From March until July 1944 Japanese armies attempted to destroy the Indian IV Corps blocking their invasion to India at Imphal. In detail, under the name Operation C the Japanese 33rd Infantry Division under Lieutenant-General Motoso Yanagida would destroy the Indian 17th Infantry Division at Tiddim, then attack Imphal  from the south; Yamamoto Force, formed from units detached from the Japanese 33rd and 15th Divisions under Major-General Tsunoru Yamamoto, would destroy the Indian 20th Infantry Division at Tamu, then attack Imphal from the east; the Japanese 15th Infantry Division under Lieutenant-General Masafumi Yamauchi would envelop Imphal  from the north and in a separate subsidiary operation, the Japanese 31st Infantry Division under Lieutenant-General Kotoku Sato would isolate Imphal by capturing Kohima, then exploit to Dimapur.




Because the Allies were planning to take the offensive themselves, Indian IV Corps units were thrown forward almost to the Chindwin River and widely separated. Mutaguchi intended to cut off and destroy the Allied units in their forward positions and then capture Imphal. Indian IV Corps in Imphal was commanded by Lieutenant-General Geoffrey Scoones, and was in turn part of the British Fourteenth Army under Lieutenant-General William Slim. When they received intelligence that a major Japanese offensive was impending, Slim and Scoones planned to withdraw into the Imphal plain and force the Japanese to fight with their logistics stretched beyond the limit. However, they misjudged the date on which the Japanese were to attack, and the strength they would use against some objectives. The Japanese launched their troops across the Chindwin River on 8 March 1944. Scoones only gave his forward divisions orders to withdraw to Imphal on 13 March. 



From the beginning of April, the Japanese attacked the Imphal plain from several directions. 33rd Division attacked from the south at Bishenpur, where they cut a secondary track from Silchar into the plain. Yanagida, its commander, was already pessimistic and depressed by the failure to trap the Indian 17th Division. He had also been rattled by a garbled radio message which suggested that one of his regiments had been destroyed at Milestone 109. He therefore advanced cautiously. By doing so, he may have lost a chance to gain success while the Indian 17th Infantry Division was resting after its retreat and Bishenpur was held only by Indian 32 Brigade (from 20th Division).



 Mutaguchi removed him from command. Meanwhile Yamamoto Force attacked the Shenam Saddle on the main road from Tamu into Imphal. The Shenam Saddle was ideal defensive terrain. Despite using heavy artillery and tanks, Indian 20th Division's well-sited defences could not be destroyed. 15th Division encircled Imphal from the north and its 60 Regiment captured a British supply dump at Kangpokpi on the main Imphal-Dimapur road,but the depot had already been emptied of food and ammunition. 51 Regiment seized the vital Nunshigum Ridge, which overlooked the main airstrip at Imphal. This was a major threat to IV Corps, and on 13 April the Indian 5th Division counter-attacked, supported by massed artillery and the M3 Lee tanks of the 3rd Carabiniers. The Japanese regiment had no anti-tank weapons, and their troops were driven from the ridge with heavy casualties.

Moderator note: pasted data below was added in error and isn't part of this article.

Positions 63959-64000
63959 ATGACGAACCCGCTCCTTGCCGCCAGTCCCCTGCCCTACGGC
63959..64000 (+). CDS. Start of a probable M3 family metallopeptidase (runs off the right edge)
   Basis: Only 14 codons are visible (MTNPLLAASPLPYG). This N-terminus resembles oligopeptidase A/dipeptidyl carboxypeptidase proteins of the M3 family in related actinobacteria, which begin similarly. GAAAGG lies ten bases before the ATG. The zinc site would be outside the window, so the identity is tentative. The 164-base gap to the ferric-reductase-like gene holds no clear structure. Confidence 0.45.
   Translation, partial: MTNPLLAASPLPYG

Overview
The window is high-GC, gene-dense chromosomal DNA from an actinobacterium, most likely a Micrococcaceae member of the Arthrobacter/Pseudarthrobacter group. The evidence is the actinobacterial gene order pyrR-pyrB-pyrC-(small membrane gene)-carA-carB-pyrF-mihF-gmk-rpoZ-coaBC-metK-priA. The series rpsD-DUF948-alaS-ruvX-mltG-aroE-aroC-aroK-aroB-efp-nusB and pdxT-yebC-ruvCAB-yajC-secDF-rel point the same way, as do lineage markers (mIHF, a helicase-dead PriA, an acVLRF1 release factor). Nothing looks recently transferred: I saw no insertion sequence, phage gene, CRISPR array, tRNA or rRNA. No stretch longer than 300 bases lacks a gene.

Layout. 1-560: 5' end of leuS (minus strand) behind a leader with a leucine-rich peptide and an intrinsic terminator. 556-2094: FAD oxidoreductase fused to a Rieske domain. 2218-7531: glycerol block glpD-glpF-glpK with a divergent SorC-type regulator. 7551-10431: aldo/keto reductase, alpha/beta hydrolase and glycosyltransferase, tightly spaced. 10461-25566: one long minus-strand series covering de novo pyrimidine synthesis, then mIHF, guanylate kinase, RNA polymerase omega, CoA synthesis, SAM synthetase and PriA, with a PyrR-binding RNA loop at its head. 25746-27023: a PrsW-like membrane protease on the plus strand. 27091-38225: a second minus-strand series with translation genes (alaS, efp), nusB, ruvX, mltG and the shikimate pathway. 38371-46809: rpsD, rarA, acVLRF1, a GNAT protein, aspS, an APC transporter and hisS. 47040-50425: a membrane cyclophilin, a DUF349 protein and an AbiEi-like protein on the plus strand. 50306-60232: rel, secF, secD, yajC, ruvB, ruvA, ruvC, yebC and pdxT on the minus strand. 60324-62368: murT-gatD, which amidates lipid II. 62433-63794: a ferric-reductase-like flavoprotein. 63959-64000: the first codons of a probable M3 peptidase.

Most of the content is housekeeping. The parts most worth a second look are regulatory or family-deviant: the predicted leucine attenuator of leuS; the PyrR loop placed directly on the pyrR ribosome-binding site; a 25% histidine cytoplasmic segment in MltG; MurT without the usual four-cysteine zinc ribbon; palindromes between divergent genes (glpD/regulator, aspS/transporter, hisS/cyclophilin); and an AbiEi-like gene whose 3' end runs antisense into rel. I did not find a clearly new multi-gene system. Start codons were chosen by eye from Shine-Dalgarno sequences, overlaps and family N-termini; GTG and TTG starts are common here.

Offline RAnDOOm

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Battle of Imphal - Forgotten Hope 1: Last Breath of an Empire
« Reply #18 on: 24-10-2014, 10:10:03 »
« Last Edit: 24-10-2014, 11:10:13 by RAnDOOm »

Offline Korsakov829

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Re: Forgotten Hope 1: Last Breath of an Empire
« Reply #19 on: 24-10-2014, 15:10:09 »
From Alaska, to India! BANZAI!

Offline RAnDOOm

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Battle of Kohima - Forgotten Hope 1: Last Breath of an Empire
« Reply #20 on: 27-10-2014, 17:10:27 »
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Battle of Kohima, India, April 5, 1944



The Battle of Kohima was the turning point of the Japanese U Go offensive into India in 1944 in the Second World War.

Early in 1944 the Japanese 15th Army commanded by General Renya Mutagushi launched a pre-emptive strike across the Chindwin River. It’s primary aim and purpose was to encircle and destroy the British IV Corps at Imphal to prevent the launch of a British & Indian attack across the border to retake Burma.

To achieve this Mutagushi ordered 2 of his divisions, the 15th & 33rd to encircle and destroy the British and Indian forces on the Imphal Plain. His 3rd Division, the 31st, commanded by Lt Gen Sato was to strike west to cut the road between the great supply depot and railhead at Dimapur thus preventing reinforcements from going to the aid of IV Corps. The road was to be cut at the small hill station of Kohima which sat at the pass through the hills. Once this was achieved, Mutagushi further planned to head off into India proper. He had been convinced that the Indians would then rise up in support against the British. This, the Japanese claimed, was the start of their march on Delhi.

The British of course knew that the Japanese were heading towards Kohima but they didn’t fully appreciate the numbers and the speed of approach. The Japanese 31st Division comprised about 13,500 men!!